Leadership topics, of course, are the Summit’s theme. The cast of presenters is made up of premiere leaders in both business and the nonprofit world. This year, that group included the likes of Jeffrey Immelt of GE, Patrick Lencioni (founder of The Table Group), Carly Fiorina (former CEO of Hewlett-Packard), among many others.

In the nonprofit world, leadership development should be as prized as it is in the for-profit sector. Bill Hybels, pastor of Willow Creek and the creative developer of the Global Leadership Summit, understands this very well. His opening presentation revealed his passion and pursuit of this topic. Another Chicago pastor, Wilfredo De Jesus, was given a standing ovation for his passionate commitment to lead an energized charge into the dark side of prostitution, gangs, homelessness, and poverty that plague our city and most other mega-communities.

An important lesson from all helps paint a clear picture that management — even good management — is not the same as leadership. I know this to be true. I probably have about 200 books on some aspect of leadership. The message that seems most effective in any presentation format is to hear 
revelations from leaders who discover their own weaknesses and challenge themselves to find ways to strengthen the weak spots. One presenter, Erica Ariel Fox, positioned four dimensions of human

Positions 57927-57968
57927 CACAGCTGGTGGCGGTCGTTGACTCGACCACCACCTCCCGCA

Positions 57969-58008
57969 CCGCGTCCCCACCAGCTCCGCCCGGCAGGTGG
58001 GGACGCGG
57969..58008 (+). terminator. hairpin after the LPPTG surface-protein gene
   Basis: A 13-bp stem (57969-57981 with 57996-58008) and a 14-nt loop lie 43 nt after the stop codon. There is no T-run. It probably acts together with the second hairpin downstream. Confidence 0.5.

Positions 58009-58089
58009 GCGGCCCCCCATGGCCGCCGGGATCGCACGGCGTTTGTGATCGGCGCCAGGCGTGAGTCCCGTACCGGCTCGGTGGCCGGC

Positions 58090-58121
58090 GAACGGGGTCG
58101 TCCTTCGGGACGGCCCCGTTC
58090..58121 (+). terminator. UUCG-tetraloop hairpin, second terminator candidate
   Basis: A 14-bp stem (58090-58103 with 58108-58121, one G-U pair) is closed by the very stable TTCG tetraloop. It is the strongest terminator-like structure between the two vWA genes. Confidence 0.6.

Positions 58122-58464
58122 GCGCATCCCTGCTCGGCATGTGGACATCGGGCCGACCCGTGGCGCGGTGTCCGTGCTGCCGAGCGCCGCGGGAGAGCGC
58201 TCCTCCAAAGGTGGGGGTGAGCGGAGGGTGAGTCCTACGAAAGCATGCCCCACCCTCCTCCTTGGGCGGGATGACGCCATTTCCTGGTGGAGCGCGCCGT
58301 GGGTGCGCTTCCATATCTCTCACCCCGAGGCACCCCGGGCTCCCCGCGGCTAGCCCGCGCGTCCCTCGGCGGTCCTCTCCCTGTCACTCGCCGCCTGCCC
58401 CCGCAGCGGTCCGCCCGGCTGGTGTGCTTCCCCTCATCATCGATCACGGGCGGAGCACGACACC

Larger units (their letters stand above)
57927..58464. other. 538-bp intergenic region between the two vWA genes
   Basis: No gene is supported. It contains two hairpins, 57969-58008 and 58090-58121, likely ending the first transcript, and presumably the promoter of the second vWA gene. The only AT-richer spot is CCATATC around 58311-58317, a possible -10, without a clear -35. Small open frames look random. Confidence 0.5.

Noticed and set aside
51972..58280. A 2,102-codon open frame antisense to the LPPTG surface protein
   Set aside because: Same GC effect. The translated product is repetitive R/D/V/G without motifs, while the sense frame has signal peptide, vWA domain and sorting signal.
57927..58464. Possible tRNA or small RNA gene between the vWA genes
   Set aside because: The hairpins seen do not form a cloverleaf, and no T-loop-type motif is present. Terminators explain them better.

development and gave examples of how to overcome weaknesses in each.

One of the sessions I most enjoyed focused on “Crucial Conversations.” Of course, there is a book on this very subject by the presenter, Joseph Grenny. This man is a cofounder of the company VitalSmarts that works with hundreds of companies in developing leaders. And smart he is.

Crucial conversations are those conversations that occur when the stakes are high, emotions run strong, and opinions vary. Grenny explained that when those conversations are needed, people will either talk them out or act them out. Both approaches have consequences. Talking them out is always best, though often very difficult. (Audio of this and all the sessions are available from Willow Creek’s website.)

If there was one person in human history who faced the most crucial conversations that I’ve read about, it is Jesus of Nazareth. People loved challenging his wisdom on matters, mostly with the intent of trapping him. Jesus never shied away from any question.